How Four Questions Can Prevent Restaurant Plate Waste

Let’s start with some numbers: according to a 2013 study by Business for Social Responsibility, at least 84% of restaurant-generated food and drink waste in the USA gets sent to landfills (a measly 1.4% was donated). That is 15.7% of the American food industry’s organic waste. In the UK, WRAP estimates that 22% of the state’s food waste is generated by restaurants, 34% of which is from customer plates. As for China, annual restaurant food waste is equivalent to 10% of national crop production.

Trying to discuss all of the ways that restaurants can cut down their food waste, especially keeping it out of landfills, would look more like a dissertation than a blog post. However, reflecting on my ample experience of eating in restaurants, I have come up with some introductory suggestions for preventing plate waste. As a first step in waste reduction, restaurants should make it their policy to have their servers ask diners these four simple questions:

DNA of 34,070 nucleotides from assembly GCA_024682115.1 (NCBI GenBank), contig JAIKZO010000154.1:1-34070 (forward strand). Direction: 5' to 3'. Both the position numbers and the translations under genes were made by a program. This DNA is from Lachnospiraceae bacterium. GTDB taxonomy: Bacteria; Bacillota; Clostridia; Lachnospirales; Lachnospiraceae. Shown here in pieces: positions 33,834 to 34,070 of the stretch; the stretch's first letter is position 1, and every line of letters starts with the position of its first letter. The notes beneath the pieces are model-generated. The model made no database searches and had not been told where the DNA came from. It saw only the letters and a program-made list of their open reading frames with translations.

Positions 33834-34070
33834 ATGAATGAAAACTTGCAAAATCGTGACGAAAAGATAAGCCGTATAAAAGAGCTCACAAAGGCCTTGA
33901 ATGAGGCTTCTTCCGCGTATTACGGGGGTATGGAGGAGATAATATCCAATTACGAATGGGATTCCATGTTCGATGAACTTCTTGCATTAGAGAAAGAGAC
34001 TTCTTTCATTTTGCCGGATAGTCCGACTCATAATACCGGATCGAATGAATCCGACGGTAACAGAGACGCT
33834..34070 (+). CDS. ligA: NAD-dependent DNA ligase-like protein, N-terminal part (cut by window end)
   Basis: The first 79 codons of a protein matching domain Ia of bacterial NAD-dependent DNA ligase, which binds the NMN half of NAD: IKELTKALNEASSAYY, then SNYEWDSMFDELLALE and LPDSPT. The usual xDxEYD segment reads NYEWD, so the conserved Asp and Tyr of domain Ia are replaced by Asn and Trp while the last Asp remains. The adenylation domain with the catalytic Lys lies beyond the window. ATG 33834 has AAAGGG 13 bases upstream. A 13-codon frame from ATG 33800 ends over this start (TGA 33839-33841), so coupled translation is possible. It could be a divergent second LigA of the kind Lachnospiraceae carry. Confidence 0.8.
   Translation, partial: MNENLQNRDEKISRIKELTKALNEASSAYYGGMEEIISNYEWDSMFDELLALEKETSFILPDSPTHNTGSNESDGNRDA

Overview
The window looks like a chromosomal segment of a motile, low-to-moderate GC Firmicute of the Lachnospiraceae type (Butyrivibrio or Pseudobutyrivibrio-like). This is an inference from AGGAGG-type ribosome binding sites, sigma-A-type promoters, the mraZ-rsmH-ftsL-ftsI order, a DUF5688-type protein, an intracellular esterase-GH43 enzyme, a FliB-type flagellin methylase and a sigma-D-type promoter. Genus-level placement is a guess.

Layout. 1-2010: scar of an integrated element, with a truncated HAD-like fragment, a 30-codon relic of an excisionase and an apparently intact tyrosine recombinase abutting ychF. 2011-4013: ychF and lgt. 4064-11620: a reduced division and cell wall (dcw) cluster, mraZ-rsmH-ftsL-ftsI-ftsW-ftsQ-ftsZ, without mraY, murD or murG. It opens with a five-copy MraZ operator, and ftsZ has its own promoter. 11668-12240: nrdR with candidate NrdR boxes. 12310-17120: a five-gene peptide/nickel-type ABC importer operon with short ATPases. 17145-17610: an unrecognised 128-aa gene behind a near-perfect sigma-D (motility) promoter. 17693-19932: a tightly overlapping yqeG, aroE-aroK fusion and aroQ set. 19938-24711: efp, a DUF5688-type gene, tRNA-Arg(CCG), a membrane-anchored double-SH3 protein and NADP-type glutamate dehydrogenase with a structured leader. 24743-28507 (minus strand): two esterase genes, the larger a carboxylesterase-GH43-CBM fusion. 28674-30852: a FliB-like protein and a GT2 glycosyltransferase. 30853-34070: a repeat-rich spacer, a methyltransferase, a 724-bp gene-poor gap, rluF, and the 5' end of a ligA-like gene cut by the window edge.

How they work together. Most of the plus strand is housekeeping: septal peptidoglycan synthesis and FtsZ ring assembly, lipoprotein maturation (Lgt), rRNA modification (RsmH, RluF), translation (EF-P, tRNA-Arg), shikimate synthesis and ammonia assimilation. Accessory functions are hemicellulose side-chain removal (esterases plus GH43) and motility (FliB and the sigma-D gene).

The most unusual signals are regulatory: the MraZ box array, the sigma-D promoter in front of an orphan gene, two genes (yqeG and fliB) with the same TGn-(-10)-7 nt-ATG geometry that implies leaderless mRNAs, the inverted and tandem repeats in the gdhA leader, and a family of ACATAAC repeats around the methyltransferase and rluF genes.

“Would you like some complimentary bread to accompany your meal?”

restaurant breadRestaurant hygiene regulations state that once food has been served, it can’t be reused. In restaurants that automatically provide diners with free bread (or chips or whatever else), that means the leftovers have to be thrown away. Waiters should ask diners whether they would like bread rather than immediately placing the basket on the table. This question forces the patrons to think, “Do I really want bread? Am I going to eat it all?” Even if the diners opt for the free food, they might specify, “Yes, but only a few slices.” Ideally, not only will there be no wasted bread, but the patrons who save room by skipping bread will be more likely to finish their main course.